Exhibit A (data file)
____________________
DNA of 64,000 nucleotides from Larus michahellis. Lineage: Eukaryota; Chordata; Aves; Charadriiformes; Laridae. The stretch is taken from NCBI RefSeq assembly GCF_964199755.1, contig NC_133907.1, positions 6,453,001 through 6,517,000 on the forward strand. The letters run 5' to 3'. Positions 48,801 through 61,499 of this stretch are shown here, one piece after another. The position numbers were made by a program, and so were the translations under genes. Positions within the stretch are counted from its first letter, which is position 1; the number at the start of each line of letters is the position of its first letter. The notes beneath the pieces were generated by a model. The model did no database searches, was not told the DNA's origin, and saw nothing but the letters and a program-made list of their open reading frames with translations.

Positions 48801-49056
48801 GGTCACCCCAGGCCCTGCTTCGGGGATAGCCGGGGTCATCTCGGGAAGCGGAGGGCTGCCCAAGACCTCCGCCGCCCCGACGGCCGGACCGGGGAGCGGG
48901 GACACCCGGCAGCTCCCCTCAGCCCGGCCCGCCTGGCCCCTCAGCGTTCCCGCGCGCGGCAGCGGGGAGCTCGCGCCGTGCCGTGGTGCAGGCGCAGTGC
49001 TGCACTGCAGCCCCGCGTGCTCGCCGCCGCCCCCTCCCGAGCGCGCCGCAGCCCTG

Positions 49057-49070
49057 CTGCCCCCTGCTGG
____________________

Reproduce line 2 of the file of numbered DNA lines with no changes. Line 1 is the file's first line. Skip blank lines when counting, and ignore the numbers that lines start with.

Positions 48801-49056